Squirrels have been around for 40 million years, but we’re just beginning to understand them.
Squirrels must be doing something right. Or a lot of things. We think of them as cute or pests, but there’s much more to them.
They are the oldest surviving mammals. Earth has endured squirrels for 40 million years. All this with a walnut-size brain that’s getting smaller over the ages.
Their habitat has changed from the deep woods to urban sprawl. No matter. They can adjust to anything. (Squirrels usually are the first creatures to re-inhabit volcano zones.)
Our gray, brown and black squirrels build nests in trees. They look sloppy, leaves and twigs, but are engineered to protect against blizzards.
Squirrels do not hibernate. They will spend long periods in their nests during bad weather. It’s only one squirrel per nest, but if the weather is severely cold, they will gang up in one nest for the body heat. Then when the weather clears, the visitors take off, thank you.
Squirrels are rumored to be prolific breeders, but they’re usually limited to one litter of four per year. The youngsters mate after they are a year old. Most are born in springtime after a 33-day gestation period.
Mama squirrel is picky about partners but hardly monogamous. She tries to mate the strongest and best looking of the herd. Then that’s it for him; she will not return. This is a key to their survival, as it prevents inbreeding.
Squirrels have incredible sensory powers, starting with their eyes placed high on their heads. This gives them a wide view without having to turn.
Their sense of smell beats a bloodhound. They know a human or predator is present long before they see him. Perhaps you have watched a squirrel peeling an acorn and then washing it with its tongue. This deposits his scent on it. He then will find it buried even under a foot of snow months later.
Squirrels are one of the few animals that sweat from their feet. This allows them to lay down a scent in wide areas and marks their personal territories.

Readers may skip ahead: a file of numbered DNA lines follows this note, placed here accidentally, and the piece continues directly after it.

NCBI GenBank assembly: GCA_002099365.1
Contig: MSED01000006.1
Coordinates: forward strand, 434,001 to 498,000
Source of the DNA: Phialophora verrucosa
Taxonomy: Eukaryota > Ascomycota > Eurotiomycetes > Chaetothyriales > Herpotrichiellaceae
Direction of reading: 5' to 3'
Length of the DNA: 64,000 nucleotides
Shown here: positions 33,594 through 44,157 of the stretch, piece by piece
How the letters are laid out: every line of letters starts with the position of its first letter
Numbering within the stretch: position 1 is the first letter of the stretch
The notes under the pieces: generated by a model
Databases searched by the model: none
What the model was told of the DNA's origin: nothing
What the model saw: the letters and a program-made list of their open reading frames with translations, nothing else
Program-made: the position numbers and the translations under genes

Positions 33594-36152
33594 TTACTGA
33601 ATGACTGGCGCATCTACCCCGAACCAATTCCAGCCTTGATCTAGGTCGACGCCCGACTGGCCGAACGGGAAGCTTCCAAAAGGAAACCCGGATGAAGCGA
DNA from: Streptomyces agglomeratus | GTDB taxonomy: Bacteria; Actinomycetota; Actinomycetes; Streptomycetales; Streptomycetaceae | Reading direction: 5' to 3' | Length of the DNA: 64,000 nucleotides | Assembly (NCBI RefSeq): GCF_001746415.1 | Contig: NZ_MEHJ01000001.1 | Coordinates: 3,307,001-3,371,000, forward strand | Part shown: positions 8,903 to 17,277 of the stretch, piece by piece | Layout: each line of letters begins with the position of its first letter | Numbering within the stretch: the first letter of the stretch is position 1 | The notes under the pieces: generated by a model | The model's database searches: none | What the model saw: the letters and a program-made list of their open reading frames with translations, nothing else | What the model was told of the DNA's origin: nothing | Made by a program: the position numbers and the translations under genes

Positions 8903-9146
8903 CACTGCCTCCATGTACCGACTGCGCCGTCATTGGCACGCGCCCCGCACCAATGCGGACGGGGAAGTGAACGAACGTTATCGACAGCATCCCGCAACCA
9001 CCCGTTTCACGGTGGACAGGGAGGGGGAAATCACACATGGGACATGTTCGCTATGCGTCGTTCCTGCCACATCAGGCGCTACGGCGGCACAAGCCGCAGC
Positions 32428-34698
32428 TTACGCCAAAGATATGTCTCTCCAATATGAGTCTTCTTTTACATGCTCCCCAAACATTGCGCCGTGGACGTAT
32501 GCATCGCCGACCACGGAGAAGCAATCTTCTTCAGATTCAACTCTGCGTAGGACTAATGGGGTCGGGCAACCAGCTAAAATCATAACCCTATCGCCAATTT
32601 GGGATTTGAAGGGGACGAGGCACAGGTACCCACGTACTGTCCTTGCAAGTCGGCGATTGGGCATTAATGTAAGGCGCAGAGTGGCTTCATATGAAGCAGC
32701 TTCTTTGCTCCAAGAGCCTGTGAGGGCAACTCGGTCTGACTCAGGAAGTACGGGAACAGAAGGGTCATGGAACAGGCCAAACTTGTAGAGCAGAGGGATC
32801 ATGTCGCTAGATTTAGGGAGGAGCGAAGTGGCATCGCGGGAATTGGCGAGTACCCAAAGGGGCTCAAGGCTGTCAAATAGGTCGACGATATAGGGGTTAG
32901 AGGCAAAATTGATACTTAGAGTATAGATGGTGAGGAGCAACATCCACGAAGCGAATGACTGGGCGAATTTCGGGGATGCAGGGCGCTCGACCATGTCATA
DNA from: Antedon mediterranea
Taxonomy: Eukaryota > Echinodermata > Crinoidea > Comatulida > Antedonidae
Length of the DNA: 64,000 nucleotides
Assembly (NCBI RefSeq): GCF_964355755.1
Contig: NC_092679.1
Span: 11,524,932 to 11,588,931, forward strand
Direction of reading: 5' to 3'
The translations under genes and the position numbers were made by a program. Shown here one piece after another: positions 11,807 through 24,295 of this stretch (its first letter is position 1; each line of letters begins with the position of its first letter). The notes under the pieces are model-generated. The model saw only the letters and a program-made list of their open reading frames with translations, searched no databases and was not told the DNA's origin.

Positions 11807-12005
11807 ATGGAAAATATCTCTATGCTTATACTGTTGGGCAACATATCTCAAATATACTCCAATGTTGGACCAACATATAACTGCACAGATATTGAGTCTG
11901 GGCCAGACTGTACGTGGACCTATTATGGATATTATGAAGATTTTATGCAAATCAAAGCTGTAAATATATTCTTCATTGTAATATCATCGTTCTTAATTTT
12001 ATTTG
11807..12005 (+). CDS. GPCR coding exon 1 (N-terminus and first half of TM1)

Unlike other creatures, they cannot digest carbohydrates. That limits them to protein from nuts, fruit and oil seeds. If food sources end, they will eat insects and become carnivores, eating dead animals.
They are nature’s comedians. They love to run and play. A favorite is jumping from tree top to tree top — flying. They are nosy. Squirrels like to look into our windows and see what’s going on.
Their inquisitiveness gets them into trouble with humans. A squirrel will find its way down a chimney or through an open window and tear up a house trying to escape. The only solution is to trap them.
They show a superiority bent, and that is the downfall for them. When squirrels sense danger, they freeze. Then they get run over by vehicles. Traffic is their No. 1 killer.
They do not need humans or dependency on them for food. Squirrels find plenty and never starve. Their worst time is early spring when the nuts they planted are sprouting. Then they will nibble tree buds.
Brown and gray squirrels are indigenous almost everywhere. Two grays mating might produce a black one. These are black to hide them in deep forests. Blacks are smaller overall and more aggressive.
Squirrels are easily trained if food is involved. They can become pets, but domesticating them may harm them. They’ve done just fine in 40 million years on their own. It’s best to enjoy them but not to become part of their lives.
Contact Jim Hillibish at firstname.lastname@example.org.